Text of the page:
You say the students did not figure this out this targetting themselves, but are taught it in school. Very well, but what they are surely not taught how to do in school is how to get into nightclubs when they should be at home either studying or working on the land. It is in this difficult art that you find young people’s analytic thinking at its finest.

Consider two friends who regularly swapped glasses and donkey jackets before attempting to get into nightclubs in Ballyhaunis during the the Saturday nights of their youth, in the 16th or 17th Century, I believe. The baby-faced one didn’t look so cherubic without his glasses, while the donkey jacket added that certain air of maturity – he could have been just home from the buildings in London.

As for the donkey jacket’s original owner, he was sufficiently alpha in those days to wear two pair of glasses and still carry himself like Mickey Rourke in Angel Heart. No lack of analytical thinking in those excellent products of the Irish educational system.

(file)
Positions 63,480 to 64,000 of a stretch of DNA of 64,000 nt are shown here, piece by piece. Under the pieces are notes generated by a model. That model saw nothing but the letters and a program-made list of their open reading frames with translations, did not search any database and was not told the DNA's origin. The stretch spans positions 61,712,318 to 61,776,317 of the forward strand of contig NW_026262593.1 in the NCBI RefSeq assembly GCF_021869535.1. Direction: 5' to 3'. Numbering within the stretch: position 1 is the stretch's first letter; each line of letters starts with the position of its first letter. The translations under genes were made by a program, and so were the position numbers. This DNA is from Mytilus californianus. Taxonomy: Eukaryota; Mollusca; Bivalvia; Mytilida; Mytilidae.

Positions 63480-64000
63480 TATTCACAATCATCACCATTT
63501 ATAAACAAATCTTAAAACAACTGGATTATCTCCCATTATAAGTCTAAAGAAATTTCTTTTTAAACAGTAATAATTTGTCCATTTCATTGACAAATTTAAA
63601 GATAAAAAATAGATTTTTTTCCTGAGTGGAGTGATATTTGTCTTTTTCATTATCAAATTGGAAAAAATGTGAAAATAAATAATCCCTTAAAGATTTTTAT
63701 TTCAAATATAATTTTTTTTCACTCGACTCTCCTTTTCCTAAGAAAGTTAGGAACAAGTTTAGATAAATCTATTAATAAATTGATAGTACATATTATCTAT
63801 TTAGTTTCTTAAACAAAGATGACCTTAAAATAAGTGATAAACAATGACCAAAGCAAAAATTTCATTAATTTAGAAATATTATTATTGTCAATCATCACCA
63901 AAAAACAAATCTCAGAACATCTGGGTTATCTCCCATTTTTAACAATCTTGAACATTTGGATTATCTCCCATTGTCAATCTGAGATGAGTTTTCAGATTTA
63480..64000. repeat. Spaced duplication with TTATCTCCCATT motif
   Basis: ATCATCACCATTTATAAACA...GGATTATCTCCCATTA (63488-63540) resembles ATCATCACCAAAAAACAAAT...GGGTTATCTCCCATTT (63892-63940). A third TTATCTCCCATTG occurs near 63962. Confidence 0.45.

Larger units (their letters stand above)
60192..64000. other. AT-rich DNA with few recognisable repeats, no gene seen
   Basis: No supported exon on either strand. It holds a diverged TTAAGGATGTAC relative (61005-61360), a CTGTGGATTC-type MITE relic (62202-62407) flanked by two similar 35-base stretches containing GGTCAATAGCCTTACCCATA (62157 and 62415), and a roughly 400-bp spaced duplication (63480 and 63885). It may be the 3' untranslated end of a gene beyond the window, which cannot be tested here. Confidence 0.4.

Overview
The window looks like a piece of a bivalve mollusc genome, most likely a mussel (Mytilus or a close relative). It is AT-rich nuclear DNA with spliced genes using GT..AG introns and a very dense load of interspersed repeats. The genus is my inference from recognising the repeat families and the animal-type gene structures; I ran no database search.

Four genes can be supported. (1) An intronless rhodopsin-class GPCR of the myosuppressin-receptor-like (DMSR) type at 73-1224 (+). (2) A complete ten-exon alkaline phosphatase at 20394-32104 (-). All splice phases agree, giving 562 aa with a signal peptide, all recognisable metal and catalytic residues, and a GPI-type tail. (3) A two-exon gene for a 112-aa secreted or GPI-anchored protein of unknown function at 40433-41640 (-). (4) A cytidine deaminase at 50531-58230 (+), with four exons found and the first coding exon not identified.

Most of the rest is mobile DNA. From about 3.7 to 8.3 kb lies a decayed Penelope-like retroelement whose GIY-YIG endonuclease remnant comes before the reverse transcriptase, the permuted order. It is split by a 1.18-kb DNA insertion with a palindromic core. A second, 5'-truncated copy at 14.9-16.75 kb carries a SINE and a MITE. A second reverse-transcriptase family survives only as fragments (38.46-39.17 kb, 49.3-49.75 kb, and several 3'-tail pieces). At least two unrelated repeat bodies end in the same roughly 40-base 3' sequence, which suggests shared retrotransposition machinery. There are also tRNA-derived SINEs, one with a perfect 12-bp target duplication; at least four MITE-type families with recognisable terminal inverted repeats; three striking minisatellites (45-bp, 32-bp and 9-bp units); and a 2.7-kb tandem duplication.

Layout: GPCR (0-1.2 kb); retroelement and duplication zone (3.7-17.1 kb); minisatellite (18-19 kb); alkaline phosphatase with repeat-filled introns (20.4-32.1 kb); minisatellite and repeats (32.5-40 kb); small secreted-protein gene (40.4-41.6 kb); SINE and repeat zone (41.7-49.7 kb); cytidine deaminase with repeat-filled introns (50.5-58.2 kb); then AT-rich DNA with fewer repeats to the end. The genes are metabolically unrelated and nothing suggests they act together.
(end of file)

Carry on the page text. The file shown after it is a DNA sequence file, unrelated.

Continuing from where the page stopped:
Besides. The second point is that teaching students to think isn’t, in fact, the sole purpose of education. Thinking is something that human beings are programmed to do. Education can polish it a little, but the best practical thinking is done on the feet, in the real world, when the pressure is on.

The true purpose of education is to take a body of knowledge and hand it on to the next generation. Thinking is like breathing. It’s not so much an achievement as a base requirement.

When students go out into the great world they invariably find out to their horror that employers don’t employ people to think. Employers employ people to do, which is a completely different thing.

If you are employed by the ESB, they will appreciate it if you have some little understanding of electro-physics. Accountants are often praised for their ability to do sums. And flawed though the HSE may be, they still prefer doctors who can identify elbows from other items of anatomy.